Gulf Oil Spill

On April 29, the MODIS image on the Terra satellite captured a wide-view natural-color image of the oil slick (outlined in white) just off the Louisiana coast. The oil slick appears as dull gray interlocking comma shapes, one opaque and the other nearly transparent. Sunglint -- the mirror-like reflection of the sun off the water -- enhances the oil slick’s visibility. The northwestern tip of the oil slick almost touches the Mississippi Delta.

System 90W Losing Its Punch

System 90W on April 29 at 05:11 UTC (1:11 a.m. EDT) and noticed that the storm's center of circulation is now undefined. Forecasters at the Joint Typhoon Warning Center estimate that storm's "center" is located near 10.9 North and 116.3 East, about 355 nautical miles southwest of Manila, Philippines.

The Atmospheric Infrared Sounder known as the AIRS instrument on the Aqua satellite showed deepening convection (rapidly rising air that forms clouds and thunderstorms) as the system moved closer to a mid-latitude trough (elongated area of low pressure). But that deepening or strengthening of convection is expected to be short lived because of the increasing winds battering the system.

The potential for System 90W to develop into a tropical cyclone has now dropped from "Fair" to "Poor" in the next 24 hours.

System 90W (Northwestern Pacific Ocean)

System 90W is already bringing rains to the cities of Narra (a municipality) and Brooke's Point (a first class municipality) in the province of Palawan, Philippines. Even Puerto Princesa City, a first class city and the capital of Palawan, is reporting rainfall from System 90W today.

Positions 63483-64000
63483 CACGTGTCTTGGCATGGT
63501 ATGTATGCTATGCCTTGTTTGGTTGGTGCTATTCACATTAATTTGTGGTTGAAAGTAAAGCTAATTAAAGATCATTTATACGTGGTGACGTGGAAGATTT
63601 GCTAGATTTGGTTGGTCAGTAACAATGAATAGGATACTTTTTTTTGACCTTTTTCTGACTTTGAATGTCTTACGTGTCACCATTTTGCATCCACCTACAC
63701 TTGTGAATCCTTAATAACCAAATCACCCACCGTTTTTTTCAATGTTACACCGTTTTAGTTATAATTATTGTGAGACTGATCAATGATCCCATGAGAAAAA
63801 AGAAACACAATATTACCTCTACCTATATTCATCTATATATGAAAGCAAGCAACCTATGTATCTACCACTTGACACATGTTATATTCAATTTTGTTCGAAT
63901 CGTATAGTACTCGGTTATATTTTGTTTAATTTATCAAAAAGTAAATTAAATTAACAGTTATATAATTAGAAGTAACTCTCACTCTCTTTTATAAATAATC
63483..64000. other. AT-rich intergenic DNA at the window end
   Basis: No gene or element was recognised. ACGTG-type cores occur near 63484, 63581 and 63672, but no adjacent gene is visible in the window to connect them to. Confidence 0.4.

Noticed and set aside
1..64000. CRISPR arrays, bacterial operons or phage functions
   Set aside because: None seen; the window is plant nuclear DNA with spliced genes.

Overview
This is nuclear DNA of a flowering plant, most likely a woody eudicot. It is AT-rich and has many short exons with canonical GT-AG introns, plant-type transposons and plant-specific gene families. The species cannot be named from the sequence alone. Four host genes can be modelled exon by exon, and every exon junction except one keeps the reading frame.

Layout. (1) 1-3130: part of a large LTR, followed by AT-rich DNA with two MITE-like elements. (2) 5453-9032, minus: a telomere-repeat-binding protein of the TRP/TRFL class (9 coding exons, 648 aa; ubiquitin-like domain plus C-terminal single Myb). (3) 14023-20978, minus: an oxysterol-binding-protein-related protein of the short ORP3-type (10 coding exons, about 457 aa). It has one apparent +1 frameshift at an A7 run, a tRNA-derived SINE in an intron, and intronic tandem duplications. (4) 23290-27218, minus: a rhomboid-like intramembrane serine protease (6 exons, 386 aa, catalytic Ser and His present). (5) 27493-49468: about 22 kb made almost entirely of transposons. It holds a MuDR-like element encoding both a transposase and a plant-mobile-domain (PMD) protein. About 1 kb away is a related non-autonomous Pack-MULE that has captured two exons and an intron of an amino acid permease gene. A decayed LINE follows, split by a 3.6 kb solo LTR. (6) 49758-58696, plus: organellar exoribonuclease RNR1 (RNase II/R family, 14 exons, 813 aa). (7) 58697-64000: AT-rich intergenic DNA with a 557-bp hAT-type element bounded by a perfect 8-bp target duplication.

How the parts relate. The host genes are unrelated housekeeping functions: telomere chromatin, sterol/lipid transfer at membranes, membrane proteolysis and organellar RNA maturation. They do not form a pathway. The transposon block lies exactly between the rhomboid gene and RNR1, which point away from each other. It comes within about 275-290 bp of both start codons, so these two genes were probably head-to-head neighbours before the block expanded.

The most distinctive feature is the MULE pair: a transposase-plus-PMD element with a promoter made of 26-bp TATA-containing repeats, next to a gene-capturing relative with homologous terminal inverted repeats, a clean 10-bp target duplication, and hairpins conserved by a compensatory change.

System 90W's circulation center was near 8.9 North latitude and 120.2 West longitude over the Sulu Sea in the Northwestern Pacific Ocean. Maximum sustained surface winds are estimated at 15 to 20 knots (17-23 mph).

Cyclone 24S Now All Grown Up and Renamed "Tropical Storm Sean"

On Friday, April 23 at 1500 UTC (11 a.m. EDT) Tropical Storm Sean had maximum sustained winds near 45 knots (52 mph). It was about 475 nautical miles north of Learmonth, Australia, near 14.4 South and 113.3 East. It was moving southeast at 4 knots (5 mph).

91S Becomes Tropical Cyclone 24S

Tropical Storm 24S on April 22 at 0708 UTC (3:08 a.m. EDT) showed areas of light to moderate rainfall. The yellow and green areas indicate moderate rainfall between .78 to 1.57 inches per hour.

System 91 Looking Good for Tropical Cyclone Development

System 91S has shown increasing organization of its low-level circulation center over the last 12 hours, and favorable conditions for development. The vertical wind shear (winds that can tear a storm apart if strong enough) has decreased, so the potential for 91S to develop into a tropical cyclone is good in the next 24 hours.

At 08:30 UTC (4:30 a.m. EDT) the circulation center of 91S appeared to be near 10.1 degrees South latitude and 116.4 East longitude, and had maximum sustained winds near 30 knots (33 mph). 91S was moving west-southwest near 3 knots (4 mph) and it is currently about 630 nautical miles north-northwest of Port Hedland, Australia.